Paganistan: Notes from the Secret Commonwealth

In Which One Midwest Man-in-Black Confers, Converses & Otherwise Hob-Nobs with his Fellow Hob-Men (& -Women) Concerning the Sundry Ways of the Famed but Ill-Starred Tribe of Witches.

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In Praise of Catalpas

The catalpas are in bloom: thank Goddess.

Catalpa speciosa, the northern Catalpa. They're huge trees, catalpas: often the tallest on any given block. Heart-shaped leaves, bigger than your out-stretched hand, and those flowers: creamy with spotted tongues, like little orchids, really, if you can imagine tens of thousands of orchids all in one place. (Thus does superabundance render even the greatest beauty banal.) The city's catalpas are towering pyramids of white right now, that you can smell a block away: that sweet, spicy, nutmeg-y smell of Midsummer.

They're weedy kinds of trees, actually. Soft wood, not good for much of anything. They're also "dirty" trees: first the fallen flowers, which coat the sidewalks with slime, then the long, carob-like seedpods that litter the lawn by the thousands and (I swear) tens of thousands.

Oh, but they're in their glory now, and that means Midsummer can't be far away.

I grew up calling them (PI alert) "Indian tobies." Oddly enough (it took me a while to figure it out), "tobie" is short for "tobacco." Here's why. 

When my dad was a young juvenile delinquent growing up in hard-scrabble Depression-Era Steeltown (he and Uncle Saul bought their first rifles at the age of eleven and, for fun, used to set the dump on fire and take potshots at the rats running out), the kids used to dry the seedpods and smoke them.

Once my grandfather caught dad and Uncle Saul back in the garage trying to smoke Indian tobies.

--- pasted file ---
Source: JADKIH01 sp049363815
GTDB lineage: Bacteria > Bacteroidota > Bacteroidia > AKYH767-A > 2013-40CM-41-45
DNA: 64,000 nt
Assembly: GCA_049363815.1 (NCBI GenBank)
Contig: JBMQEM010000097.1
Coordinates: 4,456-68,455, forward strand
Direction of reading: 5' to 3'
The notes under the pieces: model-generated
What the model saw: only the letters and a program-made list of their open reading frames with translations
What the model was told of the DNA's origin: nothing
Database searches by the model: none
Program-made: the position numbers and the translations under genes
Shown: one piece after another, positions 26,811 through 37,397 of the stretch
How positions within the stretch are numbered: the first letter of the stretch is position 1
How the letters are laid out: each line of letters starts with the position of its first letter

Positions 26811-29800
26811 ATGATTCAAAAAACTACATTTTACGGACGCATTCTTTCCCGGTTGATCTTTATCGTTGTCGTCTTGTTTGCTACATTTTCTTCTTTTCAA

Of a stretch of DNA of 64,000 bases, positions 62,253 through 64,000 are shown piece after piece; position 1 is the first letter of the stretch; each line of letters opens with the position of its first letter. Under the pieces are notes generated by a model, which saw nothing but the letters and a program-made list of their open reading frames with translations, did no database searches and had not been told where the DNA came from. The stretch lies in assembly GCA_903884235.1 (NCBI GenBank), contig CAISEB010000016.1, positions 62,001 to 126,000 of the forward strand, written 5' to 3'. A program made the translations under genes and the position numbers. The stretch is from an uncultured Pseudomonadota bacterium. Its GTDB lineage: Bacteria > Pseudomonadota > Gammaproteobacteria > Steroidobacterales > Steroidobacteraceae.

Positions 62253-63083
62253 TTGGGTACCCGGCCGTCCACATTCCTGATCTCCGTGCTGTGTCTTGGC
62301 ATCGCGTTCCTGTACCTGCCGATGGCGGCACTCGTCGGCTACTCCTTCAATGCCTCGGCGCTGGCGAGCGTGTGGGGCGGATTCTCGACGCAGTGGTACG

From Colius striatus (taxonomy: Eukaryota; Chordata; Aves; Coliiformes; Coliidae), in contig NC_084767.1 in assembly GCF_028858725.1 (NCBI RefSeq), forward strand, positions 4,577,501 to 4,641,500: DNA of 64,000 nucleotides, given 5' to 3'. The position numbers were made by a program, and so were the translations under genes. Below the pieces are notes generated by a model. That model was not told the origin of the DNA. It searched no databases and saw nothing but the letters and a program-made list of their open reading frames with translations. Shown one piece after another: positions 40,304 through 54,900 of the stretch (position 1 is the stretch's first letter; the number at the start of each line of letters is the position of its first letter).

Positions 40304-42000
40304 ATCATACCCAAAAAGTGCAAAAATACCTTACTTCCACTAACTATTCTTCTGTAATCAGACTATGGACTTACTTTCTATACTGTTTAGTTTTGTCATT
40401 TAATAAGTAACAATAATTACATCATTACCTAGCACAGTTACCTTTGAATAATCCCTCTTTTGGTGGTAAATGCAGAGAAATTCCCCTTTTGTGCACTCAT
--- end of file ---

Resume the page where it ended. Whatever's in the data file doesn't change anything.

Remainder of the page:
"Don't waste your time on that garbage," he told them. "What you boys want to smoke is a cigar."

Then he gave them each a cigar and made them smoke the whole thing. (They were 10 at the time.) Of course, they were both sick as dogs.

Predictably, to this day my father never smokes.

Equally predictably, until he died a few years back, Uncle Saul always smoked cigars.

Sometimes the magic works, and sometimes it doesn't.

Well, times have changed. (Can you imagine anyone selling rifles—over the counter, no less—to a couple of eleven-year olds?) For now, I'll just sit here and savor the rolling waves of perfume that wash over the block with every breath of wind. Yukio Mishima was right: the ephemeral has its own inherent beauty.

Thank Goddess, the catalpas are blooming.

Must be almost Midsummer.


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Poet, scholar and storyteller Steven Posch was raised in the hardwood forests of western Pennsylvania by white-tailed deer. (That's the story, anyway.) He emigrated to Paganistan in 1979 and by sheer dint of personality has become one of Lake Country's foremost men-in-black. He is current keeper of the Minnesota Ooser.


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